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Are we ready for the smart highway?

Most drivers will have complaints about the quality of roads we drive on. Potholes seem to be an ever increasing problem and the rising incidence of damage to springs and other suspension and steering components would testify to this. Poorly finished and worn out roads also mean more road works and UK drivers are all too familiar with the miles of traffic cones and traffic jams caused by resurfacing work.

Most drivers will have complaints about the quality of roads we drive on. Potholes seem to be an ever increasing problem and the rising incidence of damage to springs and other suspension and steering components would testify to this. Poorly finished and worn out roads also mean more road works and UK drivers are all too familiar with the miles of traffic cones and traffic jams caused by resurfacing work. Many of us though never consider the actual road itself. Whereas cars have changed beyond all recognition in the last 100 years, roads have barely changed at all. Now some Dutch inventors are looking to change all of that.

Daan Roosegaarde is an artist who specialises in interactive installation art and his business partner, Hans Goris, works for a civil engineering firm in Holland. On the face of it, their work could not be more different. Roosegaarde's past projects include a dance floor which lights up according to how people are dancing on it and a dress which can become transparent. Goris on the other hand has worked on projects like designing car parks and shopping centres. Now though, the pair have come together to design something that they feel will revolutionise transport: interactive roads.

It is not quite as unlikely as it seems. One of the features of the 'smart highways' they propose is glow in the dark lane markings and signage. The system would use paint enriched with crystals which store the sun's energy during the day and then glow for up to 10 hours a night, greatly increasing visibility of road markings and improving safety for drivers. Another enhancement is temperature sensitive paint. Here the road markings would respond to temperature changes. When the surface temperature drops to around freezing, a large snowflake design becomes visible on the road, warning drivers of the possibility of ice on the carriageway.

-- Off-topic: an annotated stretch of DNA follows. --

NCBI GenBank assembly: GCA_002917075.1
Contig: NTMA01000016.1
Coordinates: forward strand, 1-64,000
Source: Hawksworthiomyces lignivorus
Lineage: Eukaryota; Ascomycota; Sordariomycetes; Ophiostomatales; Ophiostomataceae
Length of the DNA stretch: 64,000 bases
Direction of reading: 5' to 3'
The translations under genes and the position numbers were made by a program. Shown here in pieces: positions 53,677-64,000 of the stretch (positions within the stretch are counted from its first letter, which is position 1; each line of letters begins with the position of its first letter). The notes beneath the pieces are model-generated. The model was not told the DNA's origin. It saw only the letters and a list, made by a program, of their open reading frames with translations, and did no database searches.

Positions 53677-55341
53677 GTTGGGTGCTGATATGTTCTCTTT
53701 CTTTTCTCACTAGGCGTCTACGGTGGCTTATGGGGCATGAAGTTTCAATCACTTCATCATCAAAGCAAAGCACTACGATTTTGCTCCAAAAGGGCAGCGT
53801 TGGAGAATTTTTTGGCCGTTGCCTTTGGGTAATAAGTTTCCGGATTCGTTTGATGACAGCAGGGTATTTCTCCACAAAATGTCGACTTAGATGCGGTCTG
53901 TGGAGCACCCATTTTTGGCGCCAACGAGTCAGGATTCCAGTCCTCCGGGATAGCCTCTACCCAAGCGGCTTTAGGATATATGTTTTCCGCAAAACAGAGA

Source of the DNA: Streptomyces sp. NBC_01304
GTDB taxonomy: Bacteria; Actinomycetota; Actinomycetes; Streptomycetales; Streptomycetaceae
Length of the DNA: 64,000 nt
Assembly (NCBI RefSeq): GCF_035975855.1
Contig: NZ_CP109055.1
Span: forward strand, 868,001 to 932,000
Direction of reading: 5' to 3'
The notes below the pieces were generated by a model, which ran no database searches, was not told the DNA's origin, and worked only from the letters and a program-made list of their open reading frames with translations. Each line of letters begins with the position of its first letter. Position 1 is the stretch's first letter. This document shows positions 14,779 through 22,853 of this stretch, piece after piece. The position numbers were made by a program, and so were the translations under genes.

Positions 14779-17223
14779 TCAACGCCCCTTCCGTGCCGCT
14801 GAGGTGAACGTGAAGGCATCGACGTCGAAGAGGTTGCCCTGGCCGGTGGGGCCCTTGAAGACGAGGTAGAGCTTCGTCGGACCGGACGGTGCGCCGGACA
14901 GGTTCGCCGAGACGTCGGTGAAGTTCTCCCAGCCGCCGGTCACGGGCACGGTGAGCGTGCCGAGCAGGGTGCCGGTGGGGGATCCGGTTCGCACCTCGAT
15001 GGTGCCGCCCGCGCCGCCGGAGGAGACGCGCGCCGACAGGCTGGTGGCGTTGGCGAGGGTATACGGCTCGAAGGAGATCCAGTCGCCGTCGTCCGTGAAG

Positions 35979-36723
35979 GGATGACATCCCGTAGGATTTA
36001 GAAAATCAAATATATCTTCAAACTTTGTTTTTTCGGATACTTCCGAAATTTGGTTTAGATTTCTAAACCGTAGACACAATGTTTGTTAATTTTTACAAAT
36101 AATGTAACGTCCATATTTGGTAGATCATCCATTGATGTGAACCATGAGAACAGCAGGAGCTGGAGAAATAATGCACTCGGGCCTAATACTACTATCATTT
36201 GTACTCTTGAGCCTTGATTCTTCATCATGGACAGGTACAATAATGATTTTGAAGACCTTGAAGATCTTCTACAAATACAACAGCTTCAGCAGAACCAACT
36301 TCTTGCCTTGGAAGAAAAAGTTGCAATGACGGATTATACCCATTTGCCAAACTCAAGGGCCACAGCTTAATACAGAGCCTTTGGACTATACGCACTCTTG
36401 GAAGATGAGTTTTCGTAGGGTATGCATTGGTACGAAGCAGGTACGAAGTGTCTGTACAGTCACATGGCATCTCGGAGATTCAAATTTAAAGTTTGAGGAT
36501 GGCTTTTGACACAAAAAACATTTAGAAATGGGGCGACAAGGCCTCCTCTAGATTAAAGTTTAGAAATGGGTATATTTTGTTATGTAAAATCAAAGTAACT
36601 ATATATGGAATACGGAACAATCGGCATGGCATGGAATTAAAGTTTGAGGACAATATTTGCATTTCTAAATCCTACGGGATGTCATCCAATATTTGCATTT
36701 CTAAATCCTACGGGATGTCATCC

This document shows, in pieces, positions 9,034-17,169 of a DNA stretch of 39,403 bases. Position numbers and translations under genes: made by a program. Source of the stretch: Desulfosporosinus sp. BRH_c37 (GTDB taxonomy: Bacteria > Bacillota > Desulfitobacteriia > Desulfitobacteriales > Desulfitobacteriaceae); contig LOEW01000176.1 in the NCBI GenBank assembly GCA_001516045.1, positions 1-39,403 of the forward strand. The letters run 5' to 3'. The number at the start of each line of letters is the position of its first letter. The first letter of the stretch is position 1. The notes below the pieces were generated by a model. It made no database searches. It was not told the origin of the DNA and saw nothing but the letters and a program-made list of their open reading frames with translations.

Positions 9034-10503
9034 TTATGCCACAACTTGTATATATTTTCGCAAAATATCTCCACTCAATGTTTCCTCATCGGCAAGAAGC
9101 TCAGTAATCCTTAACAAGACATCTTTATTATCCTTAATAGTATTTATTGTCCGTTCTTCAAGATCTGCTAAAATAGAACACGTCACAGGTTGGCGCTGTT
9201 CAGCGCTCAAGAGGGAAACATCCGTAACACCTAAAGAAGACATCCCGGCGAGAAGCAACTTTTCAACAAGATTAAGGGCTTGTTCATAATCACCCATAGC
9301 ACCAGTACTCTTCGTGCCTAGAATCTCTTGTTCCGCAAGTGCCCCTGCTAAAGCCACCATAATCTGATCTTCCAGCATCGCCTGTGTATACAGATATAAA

A final idea sounds a little more farfetched. This involves something they are calling an 'induction priority lane'. This would contain built-in coils which would have the ability to recharge electric cars as they passed over the surface, something which would address the thorny problem of the extremely limited range of these cars. Although these ideas might seem like something out of a science fiction novel, they are not as unlikely as they may sound. The glow in the dark and temperature sensitive paint already exists and is being trialled by the Dutch pair. Even the idea of the induction loop road lane is not new. It is already being used to power a cable free tram network in Bordeaux.
 

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